Officials say uncashed checks, nearly expired grant found in Reams' officeBy JAMES A. KIMBLE
Union Leader Correspondent
November 13. 2013 9:41PM
BRENTWOOD — Rockingham County commissioners said they were disturbed to learn that about $65,000 in uncashed checks was found inside the office of embattled County Attorney James Reams.
County commissioners learned about the checks Tuesday night after meeting with interim County Attorney Jim Boffetti.
Boffetti also secured a $30,000 state grant that was about to expire that pays half the salary for a victim-witness advocate, commissioners said.
“What concerns me about the grant and the money sitting around is that it shows a lack of concern for the business side of the county attorney’s office,” County Commissioner Kevin Coyle said Wednesday.
Commissioners said the checks and tardy response to filing for the grant were not part of a criminal investigation examining managerial and operational issues within Reams’ office.
Reams was suspended by the attorney general last Wednesday in the wake of an investigation that also led to Deputy County Attorney Tom Reid and a victim-witness advocate being placed on paid administrative leave.
An ex-employee made a complaint to the state Attorney General’s Office more than two weeks ago, which set off the investigation.
The checks were from area towns that pay the county attorney’s office for handling prosecution within their local district courts.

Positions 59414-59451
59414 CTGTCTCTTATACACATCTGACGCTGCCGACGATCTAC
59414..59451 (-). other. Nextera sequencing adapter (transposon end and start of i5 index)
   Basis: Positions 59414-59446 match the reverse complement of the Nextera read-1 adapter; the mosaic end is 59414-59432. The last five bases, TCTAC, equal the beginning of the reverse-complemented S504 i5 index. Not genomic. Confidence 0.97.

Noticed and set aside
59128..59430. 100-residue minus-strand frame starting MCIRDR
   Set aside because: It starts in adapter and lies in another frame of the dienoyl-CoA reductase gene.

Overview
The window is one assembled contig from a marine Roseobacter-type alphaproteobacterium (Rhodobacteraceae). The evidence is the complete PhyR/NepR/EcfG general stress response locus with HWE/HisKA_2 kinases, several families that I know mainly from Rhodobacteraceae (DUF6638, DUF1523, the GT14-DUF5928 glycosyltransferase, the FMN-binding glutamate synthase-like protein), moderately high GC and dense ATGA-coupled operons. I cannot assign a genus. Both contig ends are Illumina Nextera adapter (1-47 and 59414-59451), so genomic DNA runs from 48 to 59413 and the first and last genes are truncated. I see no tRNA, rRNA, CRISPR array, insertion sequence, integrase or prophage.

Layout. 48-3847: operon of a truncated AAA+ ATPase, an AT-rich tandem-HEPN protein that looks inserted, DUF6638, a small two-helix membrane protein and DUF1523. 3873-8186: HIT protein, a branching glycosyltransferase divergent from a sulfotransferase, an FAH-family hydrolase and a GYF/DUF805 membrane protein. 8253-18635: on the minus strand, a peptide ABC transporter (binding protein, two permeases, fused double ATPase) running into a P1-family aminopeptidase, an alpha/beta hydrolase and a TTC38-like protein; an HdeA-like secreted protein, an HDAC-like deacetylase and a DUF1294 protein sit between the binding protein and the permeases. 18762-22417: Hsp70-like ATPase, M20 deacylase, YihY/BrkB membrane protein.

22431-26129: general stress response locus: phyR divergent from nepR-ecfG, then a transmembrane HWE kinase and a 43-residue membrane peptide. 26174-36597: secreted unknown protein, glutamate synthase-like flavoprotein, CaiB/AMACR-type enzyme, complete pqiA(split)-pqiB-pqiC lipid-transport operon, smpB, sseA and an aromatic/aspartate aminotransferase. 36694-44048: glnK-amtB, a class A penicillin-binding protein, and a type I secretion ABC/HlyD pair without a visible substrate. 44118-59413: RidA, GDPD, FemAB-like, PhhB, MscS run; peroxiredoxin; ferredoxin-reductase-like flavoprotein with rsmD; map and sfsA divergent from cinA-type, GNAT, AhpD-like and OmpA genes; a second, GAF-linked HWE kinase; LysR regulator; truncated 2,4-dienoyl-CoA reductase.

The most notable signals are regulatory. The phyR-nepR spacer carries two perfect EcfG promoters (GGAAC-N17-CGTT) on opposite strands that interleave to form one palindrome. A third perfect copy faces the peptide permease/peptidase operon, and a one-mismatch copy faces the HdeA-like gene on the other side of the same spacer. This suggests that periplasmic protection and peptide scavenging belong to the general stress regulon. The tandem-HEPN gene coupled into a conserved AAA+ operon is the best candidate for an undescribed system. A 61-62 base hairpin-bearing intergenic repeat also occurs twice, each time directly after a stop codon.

County Commissioner Thomas Tombarello said at least one of the checks dated back to July.
“Nobody should be holding onto a check that long,” he said. “I know one thing. It won’t happen again.”
Tombarello said other departments — such as the Registry of Deeds — make daily deposits, and that all departments should be depositing whatever revenues they have on a regular basis.
Commissioners were first alerted in late October that Reams’ office had only collected about 25 percent of its outstanding bills; that should have been closer to 75 percent, according to Coyle.
“We made the county attorney and deputy county attorney aware that those revenues hadn’t come in,” Coyle said.
Despite that warning, commissioners said they had no idea about the checks in Reams’ office.
Tombarello said commissioners have had a better hold on the revenues and expenses in departments closer to the commissioners’ office at the county complex. Reams’ office is on the bottom floor of the county courthouse.